The empathetic leader

The following notes are a summary of the Servant-Leader roundtable held on November 20, 2014.  These notes reflect a conversation among 14 Servant-Leaders from the Milwaukee area.  The group gathers once a month at the Mad Rooster CaféCafe.



A framing question on empathy:
Where, in the mix of accepting people as they are, coaching, and helping them reach their full potential, does empathy fit in?


Empathy is defined as:  the action of understanding, being aware of, being sensitive to, and vicariously experiencing the feelings, thoughts, and experience of another of either the past or present without having the feelings, thoughts, and experience fully communicated in an objectively explicit manner; also :  the capacity for this.  (Free Merriam-Webster Dictionary)

Notes from around the table:

The exercise of empathy most often takes place through interactions among two people.  Thoughts shared around the table included:

  • Empathy is recognition of personhood.  Sometimes the best thing we can do is to just be with someone.
  • Showing empathy builds trust.  You can’t show sincere empathy without having trust.
  • There’s a strong tie between empathy and listening.  Listening creates a gateway to understanding.
  • When doing well with empathy we are not talking much.
  • There is real power in listening.  There are many examples from different cultures of the power of providing opportunities for people to speak without interruption.
  • It’s difficult to associate with someone who is being emotionally difficult.  Sometimes the best way to deal with these situations is to simply be nonjudgmental and seek to understand the speaker.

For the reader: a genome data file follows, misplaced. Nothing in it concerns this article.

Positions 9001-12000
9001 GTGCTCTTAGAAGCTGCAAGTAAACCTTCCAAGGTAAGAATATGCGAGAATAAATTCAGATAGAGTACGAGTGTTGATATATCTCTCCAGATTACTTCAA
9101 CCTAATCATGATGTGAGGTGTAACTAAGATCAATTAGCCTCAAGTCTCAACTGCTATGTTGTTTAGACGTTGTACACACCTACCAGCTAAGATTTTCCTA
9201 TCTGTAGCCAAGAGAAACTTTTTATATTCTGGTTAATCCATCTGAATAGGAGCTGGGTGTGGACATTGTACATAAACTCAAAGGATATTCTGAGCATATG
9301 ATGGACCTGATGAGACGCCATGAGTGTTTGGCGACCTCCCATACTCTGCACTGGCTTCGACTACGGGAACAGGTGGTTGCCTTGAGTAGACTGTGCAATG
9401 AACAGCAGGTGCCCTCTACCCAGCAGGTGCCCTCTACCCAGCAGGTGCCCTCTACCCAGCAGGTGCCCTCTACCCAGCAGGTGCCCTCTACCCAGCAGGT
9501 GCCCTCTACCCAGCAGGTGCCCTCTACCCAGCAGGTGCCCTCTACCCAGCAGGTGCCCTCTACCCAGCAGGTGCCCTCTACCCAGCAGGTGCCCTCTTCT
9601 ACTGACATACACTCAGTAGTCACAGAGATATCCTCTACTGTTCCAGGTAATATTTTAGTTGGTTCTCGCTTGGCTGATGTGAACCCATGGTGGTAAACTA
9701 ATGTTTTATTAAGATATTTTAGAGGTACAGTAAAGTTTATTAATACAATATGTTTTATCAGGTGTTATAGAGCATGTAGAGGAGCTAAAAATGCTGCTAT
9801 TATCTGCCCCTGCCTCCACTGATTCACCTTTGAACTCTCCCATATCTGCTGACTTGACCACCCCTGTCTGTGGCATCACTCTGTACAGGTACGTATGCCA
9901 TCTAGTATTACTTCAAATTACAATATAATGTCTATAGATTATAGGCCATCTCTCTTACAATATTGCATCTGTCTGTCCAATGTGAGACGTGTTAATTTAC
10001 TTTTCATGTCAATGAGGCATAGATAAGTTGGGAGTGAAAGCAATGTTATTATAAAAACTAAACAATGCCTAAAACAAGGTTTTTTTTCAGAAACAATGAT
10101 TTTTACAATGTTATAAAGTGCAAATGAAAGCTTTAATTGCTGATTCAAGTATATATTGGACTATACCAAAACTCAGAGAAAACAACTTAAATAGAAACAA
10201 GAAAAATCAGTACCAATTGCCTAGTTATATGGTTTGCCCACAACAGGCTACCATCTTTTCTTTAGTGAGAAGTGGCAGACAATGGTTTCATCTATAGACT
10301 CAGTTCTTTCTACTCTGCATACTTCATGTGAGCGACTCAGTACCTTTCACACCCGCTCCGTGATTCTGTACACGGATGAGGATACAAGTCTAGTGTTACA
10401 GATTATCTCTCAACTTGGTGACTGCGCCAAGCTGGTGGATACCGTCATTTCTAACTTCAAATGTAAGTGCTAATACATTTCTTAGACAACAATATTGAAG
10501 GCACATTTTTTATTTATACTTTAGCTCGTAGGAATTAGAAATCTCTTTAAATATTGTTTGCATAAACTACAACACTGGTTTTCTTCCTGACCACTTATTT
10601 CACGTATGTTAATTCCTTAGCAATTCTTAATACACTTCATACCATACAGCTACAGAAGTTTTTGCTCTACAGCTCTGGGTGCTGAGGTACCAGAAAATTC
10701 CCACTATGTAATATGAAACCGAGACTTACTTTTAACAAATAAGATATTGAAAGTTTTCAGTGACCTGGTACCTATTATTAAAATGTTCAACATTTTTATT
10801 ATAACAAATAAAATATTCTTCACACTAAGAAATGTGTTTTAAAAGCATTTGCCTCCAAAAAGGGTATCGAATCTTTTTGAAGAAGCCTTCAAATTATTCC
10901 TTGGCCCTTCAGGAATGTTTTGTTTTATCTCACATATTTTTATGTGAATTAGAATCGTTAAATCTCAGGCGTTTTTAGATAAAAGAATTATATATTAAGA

Building the empathetic environment:

  • In addition to building empathy through the relationships we cultivate within our organization, we have the opportunity to support and promote empathy through our organizational culture.
  • Building trusting relationships is key.  Simply asking, “How are you?” can help a person understand you are reaching out to them.
  • Don’t rush.  Recognize and take the time to respect people.  Sometimes the best way to diffuse a dysfunctional relationship or to bring out the best in people is to take the time to identify something you respect about them.  This can be especially powerful in a group setting.
  • A morning check in can allow for recognition and acknowledgement of people’s personal situation.  Allowing people to introduce themselves is one way to listen and let people express their voice.
  • At the same time, there is a balance between empathy and performance standards.  Constructive criticism is empathetic and constructive, whereas destructive criticism is just that, destructive.  We need to be able to help people move on in a sincere way.
  • In every organization you will see somebody who is highly respected because they take little credit and they are helping people.  They are the informal leaders.


Insights for leaders:

  • In order to be present to those we lead we need to have awareness of how much we reveal about ourselves.  Showing your heart and being a little vulnerable is powerful.
  • We can’t understand other people’s perceptions about things.  We know, however, empathy is related to understanding the emotional component associated with every experience.
  • Be yourself and be authentic…Don’t check to see who is winning in a relationship.
  • Empathy is or is not part of a corporate culture.  We need to be consistent in our message to the organization.

December activities:

Monday, December 15, 2014:  WI Servant-Leader Cities Tour

Thursday, December 18, 2014:  Servant-Leader roundtable at the Mad Rooster Café

  • We will be gathering for the monthly Servant-Leader roundtable at 8:00 AM. 
  • Our topic for the day is “Recognizing the passions in others.” 
  • The roundtable is free, breakfast is on your own.  You can register and add this event to your calendar by going to:

Author: Dan Lococo

I am a whole person called to engage with others as they realize their own wholeness. Service is the act of engaging with others on their journey to realizing their own wholeness. (December, 2013)

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